Microsoft last week demonstrated how much of a black box a Windows 10 update may be to the millions of users expected to upgrade to the new operating system.
The company has served two updates to Windows 10 devices running the July 15 preview build 10240, which most believe will be almost identical to what Microsoft launches next week when the free upgrade program launches.
Identified as KB3074663 and KB3074665, the second of the pair was announced Friday by Gabriel Aul, engineering general manager for Microsoft's OS group, on Twitter. "We're releasing an update package on WU [Windows Update] for PC build 10240 today. It will install automatically or you can check for updates to grab it," Aul tweeted. Minutes later, he added, "It will be described as a security update, but that's just because it's cumulative and includes the last package's security fix."
Microsoft said only a bit more than that on the support document linked to KB3074665. "Microsoft has released a security advisory about vulnerabilities in Adobe Flash Player in Internet Explorer," the document stated. "Additionally, this update includes non-security-related changes to enhance the functionality of Windows 10 through new features and improvements."
Although there was a smattering of replies to Aul's tweets from users complaining about problems after installing KB3074665, and some messages about issues on the Windows 10 support forum, they were neither pervasive nor a surprise: Any given update typically generates some such reports.
However, Aul did acknowledge that a bug in the OS's networking stack -- which caused Wi-Fi troubles for some -- is known and would be patched.
The first update, KB3074663, was released July 15, and was also marked as a security update. "The vulnerability could allow elevation of privilege if the Windows Installer service incorrectly runs custom action scripts," said the accompanying support document. Like its follow-up, KB3074663 also used the phrase "This update includes non-security-related changes to enhance the functionality of Windows 10 through new features and improvements."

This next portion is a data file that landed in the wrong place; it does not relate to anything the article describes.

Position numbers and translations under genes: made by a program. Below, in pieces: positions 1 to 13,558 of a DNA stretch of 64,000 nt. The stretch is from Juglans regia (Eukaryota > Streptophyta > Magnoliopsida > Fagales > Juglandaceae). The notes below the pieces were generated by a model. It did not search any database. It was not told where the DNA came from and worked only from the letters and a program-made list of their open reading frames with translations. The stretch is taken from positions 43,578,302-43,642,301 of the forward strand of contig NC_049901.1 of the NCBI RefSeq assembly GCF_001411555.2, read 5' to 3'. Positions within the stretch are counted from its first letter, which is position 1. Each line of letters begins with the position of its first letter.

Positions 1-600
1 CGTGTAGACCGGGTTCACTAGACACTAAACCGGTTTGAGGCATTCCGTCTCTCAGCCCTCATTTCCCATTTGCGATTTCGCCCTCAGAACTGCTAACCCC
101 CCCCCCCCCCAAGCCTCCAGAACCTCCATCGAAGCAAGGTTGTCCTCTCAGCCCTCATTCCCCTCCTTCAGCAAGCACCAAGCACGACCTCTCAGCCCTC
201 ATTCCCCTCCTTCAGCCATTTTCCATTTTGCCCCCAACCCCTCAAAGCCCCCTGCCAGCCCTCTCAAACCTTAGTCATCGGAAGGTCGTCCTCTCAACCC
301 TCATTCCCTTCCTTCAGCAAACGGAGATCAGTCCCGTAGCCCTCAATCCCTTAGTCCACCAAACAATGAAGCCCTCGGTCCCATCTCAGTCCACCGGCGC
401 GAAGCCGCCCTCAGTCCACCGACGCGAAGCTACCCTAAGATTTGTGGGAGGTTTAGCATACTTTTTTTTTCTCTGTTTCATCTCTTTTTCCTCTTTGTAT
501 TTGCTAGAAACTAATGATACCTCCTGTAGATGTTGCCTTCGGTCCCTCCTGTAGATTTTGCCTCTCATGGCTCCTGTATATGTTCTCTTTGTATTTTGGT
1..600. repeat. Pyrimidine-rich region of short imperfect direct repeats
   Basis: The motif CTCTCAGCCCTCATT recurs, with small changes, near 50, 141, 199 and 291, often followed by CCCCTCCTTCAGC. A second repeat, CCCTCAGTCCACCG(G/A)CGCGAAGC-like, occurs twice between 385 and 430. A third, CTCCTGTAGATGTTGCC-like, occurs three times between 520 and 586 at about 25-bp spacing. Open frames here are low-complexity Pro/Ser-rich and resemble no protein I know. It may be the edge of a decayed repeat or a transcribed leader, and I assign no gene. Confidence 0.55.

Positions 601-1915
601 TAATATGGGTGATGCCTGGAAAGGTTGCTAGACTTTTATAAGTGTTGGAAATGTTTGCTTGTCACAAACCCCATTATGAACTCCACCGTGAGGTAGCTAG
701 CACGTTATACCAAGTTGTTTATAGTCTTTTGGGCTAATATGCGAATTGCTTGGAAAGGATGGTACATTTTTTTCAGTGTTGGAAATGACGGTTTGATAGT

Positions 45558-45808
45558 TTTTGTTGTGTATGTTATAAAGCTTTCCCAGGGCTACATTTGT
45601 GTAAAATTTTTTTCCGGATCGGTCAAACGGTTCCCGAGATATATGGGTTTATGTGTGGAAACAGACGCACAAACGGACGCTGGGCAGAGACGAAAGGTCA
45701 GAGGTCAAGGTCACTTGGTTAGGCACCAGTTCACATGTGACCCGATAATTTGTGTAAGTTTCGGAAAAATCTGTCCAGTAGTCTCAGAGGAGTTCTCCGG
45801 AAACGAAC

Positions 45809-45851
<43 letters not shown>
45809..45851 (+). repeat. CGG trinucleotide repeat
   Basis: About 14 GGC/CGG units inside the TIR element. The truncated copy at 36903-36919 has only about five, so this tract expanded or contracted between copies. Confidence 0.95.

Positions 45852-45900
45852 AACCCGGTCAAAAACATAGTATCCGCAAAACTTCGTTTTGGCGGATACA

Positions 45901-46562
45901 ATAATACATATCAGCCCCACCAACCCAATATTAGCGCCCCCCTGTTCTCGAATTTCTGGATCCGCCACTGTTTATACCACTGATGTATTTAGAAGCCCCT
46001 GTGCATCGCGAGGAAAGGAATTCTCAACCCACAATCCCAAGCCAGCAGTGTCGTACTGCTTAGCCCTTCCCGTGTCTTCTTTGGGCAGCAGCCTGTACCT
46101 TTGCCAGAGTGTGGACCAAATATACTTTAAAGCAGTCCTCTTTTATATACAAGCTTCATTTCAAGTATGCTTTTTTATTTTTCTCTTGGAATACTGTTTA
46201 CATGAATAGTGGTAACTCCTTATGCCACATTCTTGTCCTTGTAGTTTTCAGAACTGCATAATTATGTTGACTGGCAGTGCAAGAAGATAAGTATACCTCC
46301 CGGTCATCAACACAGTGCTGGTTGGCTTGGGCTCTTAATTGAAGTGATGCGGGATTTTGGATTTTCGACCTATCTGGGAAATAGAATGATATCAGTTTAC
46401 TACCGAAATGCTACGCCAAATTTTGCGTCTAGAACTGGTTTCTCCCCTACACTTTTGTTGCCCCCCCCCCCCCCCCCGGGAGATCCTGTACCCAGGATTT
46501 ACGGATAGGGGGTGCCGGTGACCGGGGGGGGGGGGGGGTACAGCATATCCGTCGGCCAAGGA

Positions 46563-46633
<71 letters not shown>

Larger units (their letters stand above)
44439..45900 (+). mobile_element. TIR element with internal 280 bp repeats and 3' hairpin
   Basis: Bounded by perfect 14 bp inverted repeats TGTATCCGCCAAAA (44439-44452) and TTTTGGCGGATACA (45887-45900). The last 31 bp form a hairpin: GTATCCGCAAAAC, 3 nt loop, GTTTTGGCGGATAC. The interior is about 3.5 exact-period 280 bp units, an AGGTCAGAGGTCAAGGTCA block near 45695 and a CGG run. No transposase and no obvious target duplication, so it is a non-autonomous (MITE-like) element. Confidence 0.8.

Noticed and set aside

What may disturb veteran and advanced Windows users is the paucity of information about the contents of KB3074663 and KB3074665 other than the security-related components. The phrase "includes non-security-related changes to enhance the functionality of Windows 10 through new features and improvements" could cover a host of changes across wide spectrums of the OS.
For editions prior to Windows 10, Microsoft identifies non-security updates separately, each with its own support document -- a "KB" in Microsoft's parlance -- even though the accompanying descriptions are often as terse as a tweet.
It's not clear whether the bundling of multiple changes related to both security and non-security issues into single updates will continue with the production version of Windows 10 -- those running Windows 10 Home, for instance, who will receive updates automatically through the Windows Update service -- or will remain a Windows Insider-only practice.
Insider, the beta test program Microsoft launched in October 2014 and will continue after the official launch next week, has been billed as the "branch" -- a Microsoft term for one of its four release, update and upgrade channels -- that receives changes first and for some, at a furious pace.